Bug 67135 - ApplicationCache: feature request - scriptable APIs to manage the set of appcaches created by a site.
: ApplicationCache: feature request - scriptable APIs to manage the set of appc...
Status: NEW
: WebKit
WebCore Misc.
: 528+ (Nightly build)
: Unspecified Unspecified
: P2 Normal
Assigned To:
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Reported: 2011-08-29 10:18 PST by
Modified: 2012-10-25 12:00 PST (History)


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Description From 2011-08-29 10:18:56 PST
The feature is a javascript API to enable the creation, enumeration, update, and deletion of appcaches on the current origin.  Calls might look something like this:

/** Creates a new cache or updates an existing one with the given manifest URL.  Manifest URL must be in the same origin as the JS */
createOrUpdateCache(String manifestUri, completionCallback, errorCallback);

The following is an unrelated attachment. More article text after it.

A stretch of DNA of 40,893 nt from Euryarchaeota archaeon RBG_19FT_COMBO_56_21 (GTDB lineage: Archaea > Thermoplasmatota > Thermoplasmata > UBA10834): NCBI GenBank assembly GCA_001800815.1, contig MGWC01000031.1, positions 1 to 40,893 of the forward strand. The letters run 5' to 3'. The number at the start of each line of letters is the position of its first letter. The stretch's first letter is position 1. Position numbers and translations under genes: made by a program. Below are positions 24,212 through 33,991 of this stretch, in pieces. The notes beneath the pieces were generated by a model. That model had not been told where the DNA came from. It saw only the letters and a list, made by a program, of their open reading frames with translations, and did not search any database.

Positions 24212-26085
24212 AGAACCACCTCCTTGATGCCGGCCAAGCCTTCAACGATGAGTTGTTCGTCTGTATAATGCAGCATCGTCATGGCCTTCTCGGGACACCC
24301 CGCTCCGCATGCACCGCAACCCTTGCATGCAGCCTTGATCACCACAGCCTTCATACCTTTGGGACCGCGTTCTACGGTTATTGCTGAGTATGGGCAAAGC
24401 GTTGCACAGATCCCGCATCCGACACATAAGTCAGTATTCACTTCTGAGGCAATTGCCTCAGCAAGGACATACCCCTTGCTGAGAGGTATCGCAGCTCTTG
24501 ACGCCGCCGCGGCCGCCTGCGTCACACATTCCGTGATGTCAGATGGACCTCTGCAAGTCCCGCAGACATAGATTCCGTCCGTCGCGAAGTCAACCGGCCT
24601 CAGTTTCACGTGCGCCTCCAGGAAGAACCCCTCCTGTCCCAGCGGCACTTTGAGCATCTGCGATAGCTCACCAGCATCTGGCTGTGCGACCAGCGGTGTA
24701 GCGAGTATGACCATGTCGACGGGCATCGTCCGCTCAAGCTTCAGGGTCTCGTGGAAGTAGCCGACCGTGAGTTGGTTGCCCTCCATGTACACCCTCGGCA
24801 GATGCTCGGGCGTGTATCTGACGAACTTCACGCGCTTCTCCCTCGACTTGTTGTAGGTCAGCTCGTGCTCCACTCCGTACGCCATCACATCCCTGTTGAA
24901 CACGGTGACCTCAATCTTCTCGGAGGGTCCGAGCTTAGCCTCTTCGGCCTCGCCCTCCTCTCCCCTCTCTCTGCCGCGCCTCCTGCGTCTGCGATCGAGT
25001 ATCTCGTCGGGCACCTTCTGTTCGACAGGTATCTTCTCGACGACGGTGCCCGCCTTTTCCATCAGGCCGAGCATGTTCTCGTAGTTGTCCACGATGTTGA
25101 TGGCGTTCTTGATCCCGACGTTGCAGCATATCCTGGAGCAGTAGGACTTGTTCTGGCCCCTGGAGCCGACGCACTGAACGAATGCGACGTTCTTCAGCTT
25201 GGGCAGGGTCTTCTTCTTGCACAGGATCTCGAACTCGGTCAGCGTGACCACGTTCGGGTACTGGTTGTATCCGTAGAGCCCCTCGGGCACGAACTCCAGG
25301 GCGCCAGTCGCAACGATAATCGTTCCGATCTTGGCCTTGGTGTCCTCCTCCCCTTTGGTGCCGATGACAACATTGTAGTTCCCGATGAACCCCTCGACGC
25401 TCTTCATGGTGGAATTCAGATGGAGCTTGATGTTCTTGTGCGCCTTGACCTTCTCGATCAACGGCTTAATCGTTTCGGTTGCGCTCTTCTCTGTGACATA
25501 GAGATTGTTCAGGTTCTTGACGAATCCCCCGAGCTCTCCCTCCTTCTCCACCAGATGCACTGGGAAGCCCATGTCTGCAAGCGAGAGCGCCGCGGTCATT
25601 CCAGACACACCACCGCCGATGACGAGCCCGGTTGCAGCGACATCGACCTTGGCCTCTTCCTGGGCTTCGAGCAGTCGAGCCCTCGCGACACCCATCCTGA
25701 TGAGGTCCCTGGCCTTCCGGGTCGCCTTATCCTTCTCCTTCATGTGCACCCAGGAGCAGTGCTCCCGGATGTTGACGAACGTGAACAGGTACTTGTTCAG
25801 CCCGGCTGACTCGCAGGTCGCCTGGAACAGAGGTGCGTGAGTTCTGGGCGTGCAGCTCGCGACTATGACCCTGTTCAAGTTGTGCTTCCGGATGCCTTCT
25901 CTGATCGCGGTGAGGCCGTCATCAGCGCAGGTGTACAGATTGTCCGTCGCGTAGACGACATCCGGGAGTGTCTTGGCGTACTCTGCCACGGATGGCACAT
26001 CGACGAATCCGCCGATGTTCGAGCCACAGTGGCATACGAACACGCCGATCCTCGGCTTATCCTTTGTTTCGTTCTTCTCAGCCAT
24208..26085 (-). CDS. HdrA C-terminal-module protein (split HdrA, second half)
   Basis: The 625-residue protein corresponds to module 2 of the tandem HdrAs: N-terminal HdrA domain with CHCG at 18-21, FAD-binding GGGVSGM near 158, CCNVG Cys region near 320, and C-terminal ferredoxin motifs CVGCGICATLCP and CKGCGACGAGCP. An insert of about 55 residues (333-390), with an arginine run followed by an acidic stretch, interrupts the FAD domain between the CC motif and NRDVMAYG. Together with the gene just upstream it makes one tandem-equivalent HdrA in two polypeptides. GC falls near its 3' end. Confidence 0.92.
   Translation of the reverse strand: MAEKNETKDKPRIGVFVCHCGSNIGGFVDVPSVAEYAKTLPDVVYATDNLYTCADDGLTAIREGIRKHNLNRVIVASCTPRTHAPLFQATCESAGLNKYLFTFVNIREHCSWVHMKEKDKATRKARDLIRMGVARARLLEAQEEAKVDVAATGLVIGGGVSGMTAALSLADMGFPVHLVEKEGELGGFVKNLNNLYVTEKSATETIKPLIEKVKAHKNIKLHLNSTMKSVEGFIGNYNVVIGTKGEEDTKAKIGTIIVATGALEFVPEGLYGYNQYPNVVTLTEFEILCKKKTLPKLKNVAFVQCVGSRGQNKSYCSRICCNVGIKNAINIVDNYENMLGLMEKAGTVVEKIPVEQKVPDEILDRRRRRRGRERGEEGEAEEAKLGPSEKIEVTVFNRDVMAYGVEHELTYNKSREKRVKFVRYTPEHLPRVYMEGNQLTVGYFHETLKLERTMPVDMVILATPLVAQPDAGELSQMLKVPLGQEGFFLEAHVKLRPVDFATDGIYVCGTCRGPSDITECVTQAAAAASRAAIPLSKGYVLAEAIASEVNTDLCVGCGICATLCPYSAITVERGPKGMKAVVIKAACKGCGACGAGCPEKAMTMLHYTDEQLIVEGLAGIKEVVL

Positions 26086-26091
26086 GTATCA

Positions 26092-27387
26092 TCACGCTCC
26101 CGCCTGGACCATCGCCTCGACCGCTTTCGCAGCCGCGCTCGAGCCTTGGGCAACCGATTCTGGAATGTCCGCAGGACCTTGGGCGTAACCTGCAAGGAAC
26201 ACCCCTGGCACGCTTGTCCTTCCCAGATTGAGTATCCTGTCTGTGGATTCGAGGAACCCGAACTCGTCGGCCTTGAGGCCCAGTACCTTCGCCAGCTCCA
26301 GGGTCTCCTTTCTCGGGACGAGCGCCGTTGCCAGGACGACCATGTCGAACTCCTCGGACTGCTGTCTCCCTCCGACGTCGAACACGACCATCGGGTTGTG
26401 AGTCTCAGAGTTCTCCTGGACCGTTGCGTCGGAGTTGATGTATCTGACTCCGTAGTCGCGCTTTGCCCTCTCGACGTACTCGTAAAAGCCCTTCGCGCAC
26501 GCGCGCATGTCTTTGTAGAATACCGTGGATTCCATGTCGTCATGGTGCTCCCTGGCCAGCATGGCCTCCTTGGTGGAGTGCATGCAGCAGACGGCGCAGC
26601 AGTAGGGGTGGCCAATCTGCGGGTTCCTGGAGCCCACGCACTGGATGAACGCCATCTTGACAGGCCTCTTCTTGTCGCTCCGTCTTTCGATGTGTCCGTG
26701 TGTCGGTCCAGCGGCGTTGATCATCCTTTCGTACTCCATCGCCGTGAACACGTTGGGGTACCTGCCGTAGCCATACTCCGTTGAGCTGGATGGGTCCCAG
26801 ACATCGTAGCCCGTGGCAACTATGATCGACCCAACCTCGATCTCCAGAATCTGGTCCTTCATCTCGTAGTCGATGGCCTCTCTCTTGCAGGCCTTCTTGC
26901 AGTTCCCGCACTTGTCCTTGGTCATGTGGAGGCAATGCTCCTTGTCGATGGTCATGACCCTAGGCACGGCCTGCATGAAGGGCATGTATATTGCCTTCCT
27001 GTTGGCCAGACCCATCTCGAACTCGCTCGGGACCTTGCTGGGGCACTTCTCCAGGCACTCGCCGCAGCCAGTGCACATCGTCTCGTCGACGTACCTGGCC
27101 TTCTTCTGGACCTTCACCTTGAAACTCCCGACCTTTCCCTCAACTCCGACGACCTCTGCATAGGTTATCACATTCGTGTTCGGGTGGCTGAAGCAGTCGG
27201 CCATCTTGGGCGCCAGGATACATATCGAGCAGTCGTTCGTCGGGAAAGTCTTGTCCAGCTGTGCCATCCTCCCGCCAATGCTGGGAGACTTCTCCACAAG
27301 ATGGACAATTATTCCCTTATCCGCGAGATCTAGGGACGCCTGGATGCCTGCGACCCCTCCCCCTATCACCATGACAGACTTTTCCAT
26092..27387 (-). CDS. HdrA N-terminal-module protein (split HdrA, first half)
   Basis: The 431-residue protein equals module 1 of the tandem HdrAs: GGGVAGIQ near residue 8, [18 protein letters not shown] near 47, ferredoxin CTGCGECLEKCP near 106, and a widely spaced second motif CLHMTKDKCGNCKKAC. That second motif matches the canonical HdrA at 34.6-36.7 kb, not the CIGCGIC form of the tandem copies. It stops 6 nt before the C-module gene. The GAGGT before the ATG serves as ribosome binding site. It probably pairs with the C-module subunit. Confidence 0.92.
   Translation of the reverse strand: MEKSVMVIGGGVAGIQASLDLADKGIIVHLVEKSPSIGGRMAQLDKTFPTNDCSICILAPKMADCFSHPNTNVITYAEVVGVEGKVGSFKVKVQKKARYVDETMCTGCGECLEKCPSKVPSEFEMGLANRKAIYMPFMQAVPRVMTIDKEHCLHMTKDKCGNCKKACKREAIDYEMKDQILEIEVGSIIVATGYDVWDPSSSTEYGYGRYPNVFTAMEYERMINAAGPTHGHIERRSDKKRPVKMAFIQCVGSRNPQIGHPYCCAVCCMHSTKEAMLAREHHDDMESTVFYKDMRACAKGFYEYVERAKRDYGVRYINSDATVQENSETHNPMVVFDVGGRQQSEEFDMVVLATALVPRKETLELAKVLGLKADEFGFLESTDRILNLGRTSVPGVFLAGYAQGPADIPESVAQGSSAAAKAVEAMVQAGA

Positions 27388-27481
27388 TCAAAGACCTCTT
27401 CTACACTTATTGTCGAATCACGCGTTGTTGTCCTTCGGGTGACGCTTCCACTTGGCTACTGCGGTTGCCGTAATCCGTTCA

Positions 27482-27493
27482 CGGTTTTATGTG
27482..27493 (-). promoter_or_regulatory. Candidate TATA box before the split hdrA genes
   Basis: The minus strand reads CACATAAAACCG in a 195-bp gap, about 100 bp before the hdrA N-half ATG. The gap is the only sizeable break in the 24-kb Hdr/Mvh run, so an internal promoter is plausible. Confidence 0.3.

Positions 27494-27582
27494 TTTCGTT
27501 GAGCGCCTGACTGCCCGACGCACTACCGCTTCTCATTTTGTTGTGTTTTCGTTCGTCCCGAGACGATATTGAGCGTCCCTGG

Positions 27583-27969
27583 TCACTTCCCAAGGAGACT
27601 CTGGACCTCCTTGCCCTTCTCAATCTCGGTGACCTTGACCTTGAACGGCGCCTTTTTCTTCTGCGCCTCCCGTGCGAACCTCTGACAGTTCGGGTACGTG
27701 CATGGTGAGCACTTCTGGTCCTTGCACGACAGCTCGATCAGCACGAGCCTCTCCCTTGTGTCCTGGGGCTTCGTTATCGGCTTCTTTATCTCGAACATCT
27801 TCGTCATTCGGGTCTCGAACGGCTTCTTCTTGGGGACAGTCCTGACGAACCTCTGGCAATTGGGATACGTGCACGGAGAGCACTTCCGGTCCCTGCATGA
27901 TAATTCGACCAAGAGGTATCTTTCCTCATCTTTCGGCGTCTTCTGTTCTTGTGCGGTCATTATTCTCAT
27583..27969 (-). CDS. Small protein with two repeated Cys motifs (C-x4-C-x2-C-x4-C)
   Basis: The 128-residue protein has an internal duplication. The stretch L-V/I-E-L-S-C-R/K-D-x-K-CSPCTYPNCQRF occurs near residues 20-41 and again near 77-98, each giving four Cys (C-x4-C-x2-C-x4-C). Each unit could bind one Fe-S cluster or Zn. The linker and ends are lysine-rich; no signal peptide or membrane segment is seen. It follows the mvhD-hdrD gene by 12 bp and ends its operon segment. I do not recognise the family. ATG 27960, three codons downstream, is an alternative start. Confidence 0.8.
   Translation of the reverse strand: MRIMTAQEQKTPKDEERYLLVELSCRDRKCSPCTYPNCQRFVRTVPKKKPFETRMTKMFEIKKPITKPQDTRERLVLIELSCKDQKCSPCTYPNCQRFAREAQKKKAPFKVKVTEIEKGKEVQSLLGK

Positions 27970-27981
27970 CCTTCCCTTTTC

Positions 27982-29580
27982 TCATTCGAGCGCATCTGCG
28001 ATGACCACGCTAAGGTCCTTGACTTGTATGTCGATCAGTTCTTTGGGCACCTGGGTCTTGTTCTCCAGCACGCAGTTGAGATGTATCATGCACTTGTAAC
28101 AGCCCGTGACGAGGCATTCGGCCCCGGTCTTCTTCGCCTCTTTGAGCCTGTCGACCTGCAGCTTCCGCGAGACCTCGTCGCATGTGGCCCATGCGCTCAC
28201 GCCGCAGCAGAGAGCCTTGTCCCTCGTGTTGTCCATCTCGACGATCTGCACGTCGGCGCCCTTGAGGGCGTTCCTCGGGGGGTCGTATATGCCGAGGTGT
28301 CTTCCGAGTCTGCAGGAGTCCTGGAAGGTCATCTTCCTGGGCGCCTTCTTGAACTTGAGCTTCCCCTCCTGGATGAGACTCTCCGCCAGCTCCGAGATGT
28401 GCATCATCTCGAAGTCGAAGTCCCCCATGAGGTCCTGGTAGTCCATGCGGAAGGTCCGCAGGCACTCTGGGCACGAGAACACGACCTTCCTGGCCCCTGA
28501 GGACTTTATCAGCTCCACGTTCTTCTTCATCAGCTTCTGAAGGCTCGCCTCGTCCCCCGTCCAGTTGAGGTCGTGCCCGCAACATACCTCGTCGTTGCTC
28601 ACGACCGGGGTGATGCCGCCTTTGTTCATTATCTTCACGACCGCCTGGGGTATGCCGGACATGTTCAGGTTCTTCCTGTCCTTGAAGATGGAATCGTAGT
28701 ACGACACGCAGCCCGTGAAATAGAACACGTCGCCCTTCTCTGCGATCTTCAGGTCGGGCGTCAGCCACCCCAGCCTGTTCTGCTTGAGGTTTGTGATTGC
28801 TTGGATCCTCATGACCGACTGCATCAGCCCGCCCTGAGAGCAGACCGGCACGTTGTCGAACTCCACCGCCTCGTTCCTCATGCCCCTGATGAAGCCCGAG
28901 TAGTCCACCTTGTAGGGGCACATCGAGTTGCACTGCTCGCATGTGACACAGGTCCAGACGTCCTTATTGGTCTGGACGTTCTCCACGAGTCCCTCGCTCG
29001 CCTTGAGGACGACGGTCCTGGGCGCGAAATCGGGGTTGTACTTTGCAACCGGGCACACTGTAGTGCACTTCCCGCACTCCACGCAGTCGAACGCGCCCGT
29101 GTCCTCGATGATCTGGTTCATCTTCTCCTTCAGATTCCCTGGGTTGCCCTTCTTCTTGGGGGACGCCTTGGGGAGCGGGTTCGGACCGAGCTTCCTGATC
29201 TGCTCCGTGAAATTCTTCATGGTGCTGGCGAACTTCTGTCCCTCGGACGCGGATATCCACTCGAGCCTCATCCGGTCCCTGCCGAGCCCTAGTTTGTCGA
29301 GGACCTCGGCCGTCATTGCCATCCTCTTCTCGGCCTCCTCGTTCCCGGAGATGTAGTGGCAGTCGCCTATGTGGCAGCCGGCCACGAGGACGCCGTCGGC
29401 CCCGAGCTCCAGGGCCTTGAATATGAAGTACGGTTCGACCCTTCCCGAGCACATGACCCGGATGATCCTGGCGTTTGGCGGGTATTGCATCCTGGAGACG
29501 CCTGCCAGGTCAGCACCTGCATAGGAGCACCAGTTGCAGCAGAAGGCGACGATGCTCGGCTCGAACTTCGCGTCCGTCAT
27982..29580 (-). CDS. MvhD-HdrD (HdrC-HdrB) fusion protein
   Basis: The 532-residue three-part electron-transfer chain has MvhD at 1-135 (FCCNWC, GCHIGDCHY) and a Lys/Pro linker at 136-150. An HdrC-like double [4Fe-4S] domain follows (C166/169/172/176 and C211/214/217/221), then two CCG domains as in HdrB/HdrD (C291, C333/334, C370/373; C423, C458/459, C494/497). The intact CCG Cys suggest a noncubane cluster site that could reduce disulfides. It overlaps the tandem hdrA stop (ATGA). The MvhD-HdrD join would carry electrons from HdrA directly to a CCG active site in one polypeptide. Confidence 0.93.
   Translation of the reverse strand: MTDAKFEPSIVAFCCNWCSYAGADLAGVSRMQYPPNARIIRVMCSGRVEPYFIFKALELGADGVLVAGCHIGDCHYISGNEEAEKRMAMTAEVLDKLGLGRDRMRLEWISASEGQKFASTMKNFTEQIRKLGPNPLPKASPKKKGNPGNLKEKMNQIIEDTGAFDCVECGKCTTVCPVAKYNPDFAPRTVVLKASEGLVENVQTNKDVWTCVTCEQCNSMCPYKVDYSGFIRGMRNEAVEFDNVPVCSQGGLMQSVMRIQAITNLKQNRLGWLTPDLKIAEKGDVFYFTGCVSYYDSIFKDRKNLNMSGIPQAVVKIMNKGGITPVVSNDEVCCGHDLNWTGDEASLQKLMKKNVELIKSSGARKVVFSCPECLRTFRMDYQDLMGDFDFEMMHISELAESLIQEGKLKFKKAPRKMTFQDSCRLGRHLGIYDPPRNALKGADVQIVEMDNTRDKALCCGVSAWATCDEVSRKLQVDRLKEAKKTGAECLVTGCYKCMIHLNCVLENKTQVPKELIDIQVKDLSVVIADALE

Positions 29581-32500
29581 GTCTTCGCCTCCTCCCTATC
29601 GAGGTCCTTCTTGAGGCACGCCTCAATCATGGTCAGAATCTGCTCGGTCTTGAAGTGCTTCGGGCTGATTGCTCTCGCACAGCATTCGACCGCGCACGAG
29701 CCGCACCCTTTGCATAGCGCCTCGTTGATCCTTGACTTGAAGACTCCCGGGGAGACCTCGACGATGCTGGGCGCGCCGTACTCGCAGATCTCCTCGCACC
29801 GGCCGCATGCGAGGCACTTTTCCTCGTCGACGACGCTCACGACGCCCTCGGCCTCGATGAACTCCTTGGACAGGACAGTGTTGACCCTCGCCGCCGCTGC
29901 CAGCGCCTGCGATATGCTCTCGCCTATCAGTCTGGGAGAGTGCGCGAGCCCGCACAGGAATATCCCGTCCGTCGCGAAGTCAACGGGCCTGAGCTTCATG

/** Enumerates the caches present on the current origin */
enumerateCaches(CacheEnumerationCallback callback, ErrorCallback errorCallback);

interface CacheEnumerationCallback { 
  void handleEvent(Cache[] caches); 
}

interface Cache {
  number getManifestUri();
  number getSizeInBytes();
  String getManifestAsText();
  String[] getMasterEntryUris();
  String[] getExplicitEntryUris();
  FallbackEntry[] getFallbackEntries();
  String[] getNetworkWhitelistUris();
  boolean isNetworkWhitelistOpen();
  DateTime getCreationTime();
  DateTime getLastManifestFetchTime(); // The last time the manifest was fetched and checked for differences
  DateTime getLastUpdateTime(); // The last time a manifest fetch caused an actual update
  DateTime getLastAccessTime(); // The last time the cache actually bound to a browsing context
  // Maybe some APIs to signal whether the cache is currently being updated, and whether there is currently a running browsing context bound to it.